Lauren Harries, Once Britain's 'Youngest Tycoon,' Opens Up About Her Transgender Journey

Lauren Harries never really felt like a child prodigy. Though the young Brit became well known across the pond for having an unusual expertise in selling antiques, it wasn't until 1991 that a 13-year-old Harries fully recognized what the fuss was all about.

The curly-haired, bow-tied teen, then known as James, appeared on "The Oprah Winfrey Show" as "Britain's youngest tycoon," having turned considerable profit off of pieces that many considered junk. Only weeks before that appearance, while filming a documentary, Harries finally saw what others had been saying all along.

"I was on a documentary and they put me with the average child. Then I saw the difference," Harries told Oprah back in 1991. "I couldn't believe it. I really could see what actual people used to say [about me]. 'Well, you're different.' I actually realized I was."

lauren harries as a child

Beginning at age 4, Harries began collecting pieces of china from rummage sales -- and as the young entrepreneur told Oprah, pure instinct helped her select items of significant value. A bag of old spoons purchased for less than 50 cents, for example, ended up netting $3,500. This antiques business grew, and with it, Harries' reputation as one to watch.

It's now been 24 years since that memorable "Oprah Show" episode, and "Oprah: Where Are They Now -- Extra" recently caught up with Harries to get an update on what has happened in the time since.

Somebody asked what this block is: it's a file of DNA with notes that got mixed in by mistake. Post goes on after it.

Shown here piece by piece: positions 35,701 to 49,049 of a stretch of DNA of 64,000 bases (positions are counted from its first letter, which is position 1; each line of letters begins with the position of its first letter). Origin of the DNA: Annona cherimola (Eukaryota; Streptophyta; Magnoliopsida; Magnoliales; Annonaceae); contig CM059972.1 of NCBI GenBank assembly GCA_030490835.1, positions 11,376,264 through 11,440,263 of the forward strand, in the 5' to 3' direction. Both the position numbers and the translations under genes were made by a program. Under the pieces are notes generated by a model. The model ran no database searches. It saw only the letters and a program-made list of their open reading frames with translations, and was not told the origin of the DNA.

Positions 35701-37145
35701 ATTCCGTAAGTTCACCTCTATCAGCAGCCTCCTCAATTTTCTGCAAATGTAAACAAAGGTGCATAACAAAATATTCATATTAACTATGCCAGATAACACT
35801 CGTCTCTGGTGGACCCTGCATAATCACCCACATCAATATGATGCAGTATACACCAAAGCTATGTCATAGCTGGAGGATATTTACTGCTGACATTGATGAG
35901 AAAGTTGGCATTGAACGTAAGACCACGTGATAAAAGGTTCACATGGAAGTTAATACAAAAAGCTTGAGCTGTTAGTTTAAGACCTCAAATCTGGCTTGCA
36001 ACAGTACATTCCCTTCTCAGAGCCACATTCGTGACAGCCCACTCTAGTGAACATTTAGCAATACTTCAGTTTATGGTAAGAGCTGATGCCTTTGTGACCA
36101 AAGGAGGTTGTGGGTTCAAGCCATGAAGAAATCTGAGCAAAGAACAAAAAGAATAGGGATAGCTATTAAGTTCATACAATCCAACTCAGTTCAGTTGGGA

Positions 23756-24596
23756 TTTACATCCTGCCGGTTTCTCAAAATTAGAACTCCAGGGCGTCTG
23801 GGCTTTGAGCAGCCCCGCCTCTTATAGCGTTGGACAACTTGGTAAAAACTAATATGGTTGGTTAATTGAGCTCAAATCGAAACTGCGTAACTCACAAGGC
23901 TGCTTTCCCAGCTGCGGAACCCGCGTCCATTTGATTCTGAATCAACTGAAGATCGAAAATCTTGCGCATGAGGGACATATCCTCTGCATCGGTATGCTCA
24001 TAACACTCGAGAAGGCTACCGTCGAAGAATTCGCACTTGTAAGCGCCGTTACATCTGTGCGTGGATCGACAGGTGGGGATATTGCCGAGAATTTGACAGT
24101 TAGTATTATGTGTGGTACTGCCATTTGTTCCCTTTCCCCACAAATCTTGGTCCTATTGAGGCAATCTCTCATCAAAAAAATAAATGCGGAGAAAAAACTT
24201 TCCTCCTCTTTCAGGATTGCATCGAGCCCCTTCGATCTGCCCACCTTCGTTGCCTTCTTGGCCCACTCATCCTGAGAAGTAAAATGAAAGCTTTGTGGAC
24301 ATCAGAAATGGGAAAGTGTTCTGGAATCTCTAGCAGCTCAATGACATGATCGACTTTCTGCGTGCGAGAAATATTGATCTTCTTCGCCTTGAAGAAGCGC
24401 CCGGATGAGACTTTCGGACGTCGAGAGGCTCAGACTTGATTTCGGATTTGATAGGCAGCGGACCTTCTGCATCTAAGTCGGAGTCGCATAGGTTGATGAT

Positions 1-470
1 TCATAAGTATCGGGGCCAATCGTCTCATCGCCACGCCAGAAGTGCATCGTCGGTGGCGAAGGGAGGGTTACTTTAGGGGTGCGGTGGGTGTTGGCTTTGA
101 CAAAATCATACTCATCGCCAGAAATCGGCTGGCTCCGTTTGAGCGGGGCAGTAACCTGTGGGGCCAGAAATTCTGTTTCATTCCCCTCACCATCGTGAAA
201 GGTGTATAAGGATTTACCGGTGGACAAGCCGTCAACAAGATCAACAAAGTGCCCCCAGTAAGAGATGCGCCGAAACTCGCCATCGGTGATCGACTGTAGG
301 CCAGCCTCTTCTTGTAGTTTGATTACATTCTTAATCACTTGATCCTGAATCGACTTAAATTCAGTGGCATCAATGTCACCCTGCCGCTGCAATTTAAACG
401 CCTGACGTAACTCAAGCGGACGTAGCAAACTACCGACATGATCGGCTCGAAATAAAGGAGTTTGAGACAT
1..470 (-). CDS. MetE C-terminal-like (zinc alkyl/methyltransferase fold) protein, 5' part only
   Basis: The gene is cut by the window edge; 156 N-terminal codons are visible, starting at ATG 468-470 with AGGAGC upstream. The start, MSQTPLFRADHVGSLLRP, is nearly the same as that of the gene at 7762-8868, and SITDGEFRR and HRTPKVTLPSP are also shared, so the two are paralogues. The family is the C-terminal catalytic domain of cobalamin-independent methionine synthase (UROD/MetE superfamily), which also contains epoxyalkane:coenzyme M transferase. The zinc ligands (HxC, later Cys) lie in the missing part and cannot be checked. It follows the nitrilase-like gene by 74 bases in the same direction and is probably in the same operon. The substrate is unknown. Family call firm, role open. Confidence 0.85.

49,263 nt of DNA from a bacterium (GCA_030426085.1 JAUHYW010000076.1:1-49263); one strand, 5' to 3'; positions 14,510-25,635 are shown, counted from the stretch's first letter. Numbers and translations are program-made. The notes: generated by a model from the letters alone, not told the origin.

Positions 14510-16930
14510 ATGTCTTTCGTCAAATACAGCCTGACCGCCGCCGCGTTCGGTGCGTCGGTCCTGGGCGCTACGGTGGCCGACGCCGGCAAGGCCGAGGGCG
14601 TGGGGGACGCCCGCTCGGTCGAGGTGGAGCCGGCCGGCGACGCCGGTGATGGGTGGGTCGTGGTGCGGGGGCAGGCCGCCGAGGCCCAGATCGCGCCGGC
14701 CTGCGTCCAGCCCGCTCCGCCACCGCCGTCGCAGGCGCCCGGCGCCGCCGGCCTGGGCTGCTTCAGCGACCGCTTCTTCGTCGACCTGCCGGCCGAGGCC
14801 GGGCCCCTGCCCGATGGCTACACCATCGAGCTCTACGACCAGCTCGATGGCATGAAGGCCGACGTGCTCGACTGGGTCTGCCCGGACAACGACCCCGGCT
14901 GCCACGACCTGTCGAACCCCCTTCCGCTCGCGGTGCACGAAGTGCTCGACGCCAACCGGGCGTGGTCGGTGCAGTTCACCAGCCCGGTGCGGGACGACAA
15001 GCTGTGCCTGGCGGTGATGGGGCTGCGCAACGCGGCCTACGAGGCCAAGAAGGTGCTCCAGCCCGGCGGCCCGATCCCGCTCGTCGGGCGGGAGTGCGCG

"It's wonderful to be seen in America and to explain about my life," Harries says in the above video. "My name is now Lauren, and I'm a transgender woman. I've been through it all, and I'm here to tell the tale."

In the years that followed Harries' childhood television appearances, she says she struggled with her identity. "More towards the age of 18, I didn't know who I was," she says. "I felt suddenly trapped in a burning building and I needed a way out."

Harries began to transition to female and underwent gender reassignment surgery in 2001, but the entire process was a difficult and even dangerous time for both her and her family.

"When I became Lauren, it wasn't good," Harries says. "The press were very harsh, we had bricks [thrown] through the windows, we had death threats. People didn't understand. We had about five, six years of transphobia."

lauren harries

Now, however, Harries says things have gotten much better, which she believes may be related to her 2013 appearance on the U.K. version of "Celebrity Big Brother."

"Since then, people haven't seen me for my gender, but who I am," she says.

As for the expertise that first made her famous, Harries says that she still dabbles in antiques; however, she has found different ways to channel her creativity over the years. "I could easily get back involved in [antiques], but jewelry's more what I'm interested in now," she says. "[And] I sing. I sang the first song, 'I Was Born A Boy, Now I'm A Girl.'"

Looking back on her "Oprah Show" appearance, Harries has some clear advice for her younger self.

"If I could go back to the little boy I was on 'The Oprah Show,' I'd say, 'This is my advice to you as a 13-year-old-boy... You are a girl. It's your choice to do something now or to wait,'" Harries says. "I would have done it when I was 13 if I had the chance."

"Oprah: Where Are They Now -- Extra" is a digital series from the OWN show "Oprah: Where Are They Now?"

Lauren Harries